Russia: 19-year jail sentence against Navalny is 'sinister act of political vengeance'

Aleksei Navalny in the improvised court room of the IK-6 penal colony, with his co-defendant Daniel Kholodny © SOTA Vision

Kremlin critic Aleksei Navalny is already serving a long jail sentence on politically-motivated charges 

His abusive treatment at the hands of the prison authorities amounts to torture 

‘This new sentence against Aleksei Navalny is little more than a stealthily-imposed life sentence’ - Marie Struthers

Responding to news that Aleksei Navalny, a prisoner of conscience and a leading figure in Russia’s political opposition movement, has been sentenced to 19 years in a penal colony on trumped-up “extremism”-related charges, Marie Struthers, Amnesty International’s Eastern Europe and Central Asia Director, said: 

“This new sentence against Aleksei Navalny is little more than a stealthily-imposed life sentence. It is also a sinister act of political vengeance that not only targets Navalny personally but serves as a warning to state critics across the country. 

“The outcome of today’s sham trial offers just the latest example of the systematic oppression of Russian civil society that has intensified since Russia’s invasion of Ukraine last year.

“We urge the Russian authorities to end Aleksei Navalny’s unjust imprisonment and release him immediately and unconditionally.

“The world is watching, and we will continue to speak out until justice is served when Navalny and all others unjustly imprisoned regain their freedom.”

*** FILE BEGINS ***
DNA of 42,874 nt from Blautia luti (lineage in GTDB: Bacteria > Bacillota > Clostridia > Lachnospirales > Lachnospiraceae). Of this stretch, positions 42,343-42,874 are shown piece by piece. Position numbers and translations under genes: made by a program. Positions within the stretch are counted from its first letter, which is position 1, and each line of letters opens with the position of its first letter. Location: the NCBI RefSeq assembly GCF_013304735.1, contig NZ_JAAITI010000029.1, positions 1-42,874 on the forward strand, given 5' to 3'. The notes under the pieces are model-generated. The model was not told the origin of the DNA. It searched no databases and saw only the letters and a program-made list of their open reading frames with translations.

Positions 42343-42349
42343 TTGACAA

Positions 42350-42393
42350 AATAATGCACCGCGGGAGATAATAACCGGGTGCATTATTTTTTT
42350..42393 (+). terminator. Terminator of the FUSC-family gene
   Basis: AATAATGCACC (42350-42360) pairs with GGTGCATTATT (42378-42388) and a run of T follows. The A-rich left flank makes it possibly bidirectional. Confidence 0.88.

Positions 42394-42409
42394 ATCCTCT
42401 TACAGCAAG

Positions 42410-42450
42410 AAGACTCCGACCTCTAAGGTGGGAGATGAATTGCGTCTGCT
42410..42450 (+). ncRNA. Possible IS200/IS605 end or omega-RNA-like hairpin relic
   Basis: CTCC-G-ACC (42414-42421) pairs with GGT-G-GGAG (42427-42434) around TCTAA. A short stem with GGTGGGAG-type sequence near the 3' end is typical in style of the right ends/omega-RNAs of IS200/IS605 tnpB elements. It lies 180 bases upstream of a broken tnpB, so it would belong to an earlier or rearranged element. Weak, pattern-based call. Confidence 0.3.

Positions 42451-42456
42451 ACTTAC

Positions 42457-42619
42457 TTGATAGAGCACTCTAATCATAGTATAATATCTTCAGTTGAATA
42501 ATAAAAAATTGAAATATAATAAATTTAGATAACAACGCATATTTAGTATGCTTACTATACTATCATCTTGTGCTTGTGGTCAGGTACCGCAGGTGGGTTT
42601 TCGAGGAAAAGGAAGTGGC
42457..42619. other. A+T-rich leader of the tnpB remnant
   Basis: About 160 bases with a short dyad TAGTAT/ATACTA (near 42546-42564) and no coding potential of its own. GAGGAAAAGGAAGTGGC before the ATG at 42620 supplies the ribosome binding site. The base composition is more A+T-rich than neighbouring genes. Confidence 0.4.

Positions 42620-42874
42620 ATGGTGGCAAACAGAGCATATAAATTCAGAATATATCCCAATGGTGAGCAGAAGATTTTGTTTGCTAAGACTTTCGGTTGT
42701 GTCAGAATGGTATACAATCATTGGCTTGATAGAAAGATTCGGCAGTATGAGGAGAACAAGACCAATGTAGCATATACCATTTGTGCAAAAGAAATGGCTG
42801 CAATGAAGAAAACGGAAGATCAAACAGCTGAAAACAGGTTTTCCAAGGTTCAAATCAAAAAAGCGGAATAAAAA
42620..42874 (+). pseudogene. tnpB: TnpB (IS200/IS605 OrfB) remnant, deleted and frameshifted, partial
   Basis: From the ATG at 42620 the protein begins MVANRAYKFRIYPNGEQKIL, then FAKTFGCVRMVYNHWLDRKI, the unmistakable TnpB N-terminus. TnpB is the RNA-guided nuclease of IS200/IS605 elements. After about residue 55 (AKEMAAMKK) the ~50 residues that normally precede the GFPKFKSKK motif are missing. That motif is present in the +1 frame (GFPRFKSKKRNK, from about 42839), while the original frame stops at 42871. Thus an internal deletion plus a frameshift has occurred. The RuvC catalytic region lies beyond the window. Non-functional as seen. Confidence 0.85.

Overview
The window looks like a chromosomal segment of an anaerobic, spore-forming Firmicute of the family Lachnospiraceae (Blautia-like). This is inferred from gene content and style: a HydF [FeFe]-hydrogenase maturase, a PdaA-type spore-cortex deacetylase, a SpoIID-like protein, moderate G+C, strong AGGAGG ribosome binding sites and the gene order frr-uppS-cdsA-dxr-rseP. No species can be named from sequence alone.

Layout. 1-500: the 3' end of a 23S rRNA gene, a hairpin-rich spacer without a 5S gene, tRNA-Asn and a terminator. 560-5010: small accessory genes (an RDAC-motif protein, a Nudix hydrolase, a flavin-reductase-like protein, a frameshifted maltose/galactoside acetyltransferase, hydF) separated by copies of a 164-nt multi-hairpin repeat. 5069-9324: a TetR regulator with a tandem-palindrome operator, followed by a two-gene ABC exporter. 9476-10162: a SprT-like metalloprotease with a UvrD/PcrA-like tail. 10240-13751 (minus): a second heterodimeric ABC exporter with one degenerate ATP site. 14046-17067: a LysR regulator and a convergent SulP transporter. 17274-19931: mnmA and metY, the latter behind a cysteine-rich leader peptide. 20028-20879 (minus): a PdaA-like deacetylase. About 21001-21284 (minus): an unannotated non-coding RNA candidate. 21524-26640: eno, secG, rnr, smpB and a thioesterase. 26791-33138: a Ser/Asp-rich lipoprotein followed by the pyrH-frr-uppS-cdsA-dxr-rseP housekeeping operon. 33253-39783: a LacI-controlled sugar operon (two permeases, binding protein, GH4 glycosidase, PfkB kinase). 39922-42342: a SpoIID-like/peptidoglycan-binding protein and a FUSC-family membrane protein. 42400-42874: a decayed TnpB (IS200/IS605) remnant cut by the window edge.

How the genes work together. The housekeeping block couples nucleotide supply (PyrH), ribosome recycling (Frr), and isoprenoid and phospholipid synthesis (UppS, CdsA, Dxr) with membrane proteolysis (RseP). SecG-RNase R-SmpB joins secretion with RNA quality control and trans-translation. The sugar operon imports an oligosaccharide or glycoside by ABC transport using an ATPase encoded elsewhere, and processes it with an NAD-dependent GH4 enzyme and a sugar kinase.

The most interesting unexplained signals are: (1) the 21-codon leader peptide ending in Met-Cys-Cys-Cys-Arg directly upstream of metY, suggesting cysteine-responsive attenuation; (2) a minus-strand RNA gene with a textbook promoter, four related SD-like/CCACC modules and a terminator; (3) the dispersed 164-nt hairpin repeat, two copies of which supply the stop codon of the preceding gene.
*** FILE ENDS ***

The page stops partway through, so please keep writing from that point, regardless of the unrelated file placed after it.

Charges included ‘extremism’ and ‘rehabilitating the Nazi ideology’

Earlier this afternoon, the Moscow City Court sentenced Navalny to 19 years in a penal colony on charges including financing and inciting “extremism”, and “rehabilitating the Nazi ideology”. The charges related to the activities of Navalny’s Anti-Corruption Foundation which was outlawed by the Russian authorities in 2021, and to statements made by its senior members. The foundation was legally registered in Russia prior to Navalny’s imprisonment. Its arbitrary designation as an “extremist” organisation provided grounds for the subsequent prosecution of Navalny and his associates under extremism-related charges. 

The trial took place at IK-6, a penal colony in Melekhovo in Vladimir Oblast, where Navalny is currently serving a nine-year sentence on politically-motivated charges. Reporters were not allowed inside the “courtroom” and had to watch the proceedings via a video feed from a separate building. Several hearings were held behind closed doors for supposed “security reasons”. 

One of Navalny’s associates, Daniel Kholodny, was relocated from a different prison to face trial alongside him. Kholodny was found guilty of “participating in an extremist community” and “financing extremist activities,” but what term of imprisonment he was given is unclear due to the poor quality of the video broadcast of the court session. 

Treatment amounting to torture 

Amnesty has previously raised concerns about how the Russian authorities have held Navalny in a “punishment cell” for purported disciplinary violations, failed to provide proper medical assistance and allowed his health to deteriorate. Amnesty has concluded that his abusive treatment at the hands of the prison authorities amounts to torture or other ill-treatment. 

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